About Windows Installer, the .NET Framework, and Visual Studio.
Requiring source packages during installation, repairs, and even uninstall are common occurrences for some customers. The core issue is that Windows Installer needs the source location of the package and its files to install - and can't find them automatically - when attempting to restore the machine to the state it should be in (according to that package and any patches applied to it).
When the WiX community was developing Burn - the chainer that is part of the toolset in v3.6 - we knew this was a common problem for any Windows Installer-based deployment. So we implemented package caching which copies all installed packages to a fixed location depending on whether a package is installing for all users (per-machine) or just the current user (per-user).
Setup developers can opt in or out of package caching, but because we know customers have had problems with prompts for source we decided that the Visual Studio 2012 family of products will cache packages.
After packages are downloaded and verified, or when they have been verified on media, they are copied to the local hard drive. For packages installed per-machine, this is a secure location and is actually the location from which the installation occurs.
When repairing, modifying, or uninstalling a product or when installing or uninstalling a patch, if source media is required the package cache is used automatically and most users will never see a prompt. Only if the package cache is missing or incomplete will Visual Studio setup will prompt to download (if connected) or locate media as shown in the screenshot below.
Users who have installed from media even get the option to download (if connected). So while very few customers should ever see this dialog, we wanted to make sure the experience was easy.
Even though we will prompt to download packages to the cache if missing, we recommend users do not remove the package cache. Not only is the cached used by any other products that are installed with Burn and may not provide the same download experience, there are scenarios when Windows Installer may require source that we cannot handle because our code is not running.
The design to avoid this all too common problem does have an impact to drive space. For per-machine installs like Visual Studio 2012, packages are copied under %ProgramData% which is, by default, on the system drive. This is one of several reasons that VS2012 requires space on the system drive even if you install VS2012 to another drive.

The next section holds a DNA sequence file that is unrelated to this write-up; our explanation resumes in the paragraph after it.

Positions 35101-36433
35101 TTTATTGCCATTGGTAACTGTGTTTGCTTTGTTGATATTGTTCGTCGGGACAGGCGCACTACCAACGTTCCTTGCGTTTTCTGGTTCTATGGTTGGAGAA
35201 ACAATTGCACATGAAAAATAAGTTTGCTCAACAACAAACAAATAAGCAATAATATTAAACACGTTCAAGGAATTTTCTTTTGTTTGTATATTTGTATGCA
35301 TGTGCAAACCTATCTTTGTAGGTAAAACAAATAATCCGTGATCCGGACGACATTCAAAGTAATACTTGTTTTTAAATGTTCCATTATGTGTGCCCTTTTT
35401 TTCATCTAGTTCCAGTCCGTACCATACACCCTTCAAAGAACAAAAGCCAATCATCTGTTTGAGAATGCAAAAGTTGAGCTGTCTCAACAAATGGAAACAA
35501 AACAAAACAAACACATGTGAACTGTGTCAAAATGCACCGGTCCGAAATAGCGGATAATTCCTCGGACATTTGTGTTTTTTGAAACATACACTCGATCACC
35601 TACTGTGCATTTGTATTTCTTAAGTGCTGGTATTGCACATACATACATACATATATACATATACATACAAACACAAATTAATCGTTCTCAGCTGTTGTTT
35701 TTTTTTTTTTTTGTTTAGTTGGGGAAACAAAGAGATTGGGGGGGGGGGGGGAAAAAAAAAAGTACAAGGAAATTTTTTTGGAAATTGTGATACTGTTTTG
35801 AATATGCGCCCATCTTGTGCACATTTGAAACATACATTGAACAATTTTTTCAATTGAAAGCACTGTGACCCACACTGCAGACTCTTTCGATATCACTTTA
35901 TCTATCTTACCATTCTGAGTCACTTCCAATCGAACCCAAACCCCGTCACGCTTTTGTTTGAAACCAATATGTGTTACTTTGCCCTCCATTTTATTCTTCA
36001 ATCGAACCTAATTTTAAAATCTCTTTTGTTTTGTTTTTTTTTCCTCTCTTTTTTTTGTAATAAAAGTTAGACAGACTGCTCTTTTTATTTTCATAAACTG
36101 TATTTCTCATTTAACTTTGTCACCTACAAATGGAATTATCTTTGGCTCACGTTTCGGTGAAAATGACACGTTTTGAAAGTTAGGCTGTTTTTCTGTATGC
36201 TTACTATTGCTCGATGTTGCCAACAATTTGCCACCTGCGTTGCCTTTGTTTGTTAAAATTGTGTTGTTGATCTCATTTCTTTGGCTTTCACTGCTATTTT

From customer data we know that:
Over 97% of customers have plenty of space on their system drives to install all of our largest product, Visual Studio 2012 Ultimate, entirely on the system drive.
Over 99% have sufficient space on their system drives to install other products like Visual Studio 2012 Express for Windows 8 entirely on their system drives.
Nearly 100% of customers have sufficient space on their system drives to install Visual Studio 2012 to another drive even though some space will be consumed on the system drives.
In general, we do not recommend "system partitions". We understand developers may like to keep source, binaries, and even tools on a separate drive - it's a common setup - but the system drive should never be so constrained that updates - even to the operating system - cannot be installed. Many common locations default to the system drive and some of those cannot be changed. Give your system partition plenty of space.
While I love the feature, Heath, and feel that it was necessary for the reasons you state, there is a growing segment of folks that wish to not have essentially three copies of any given installation on their system drive. With the advent of smallish SSD drive usage as system drives, the space requirements soon become an issue.
Windows Installer on x64 platforms stores the entire msi in its cache (which used to be stripped of cabs in x86), and now Burn's package cache, plus the installed bits, this now takes up almost 3x the space of the app itself on the system drive. Not having both cache paths movable is not only an oversight, but a mistake.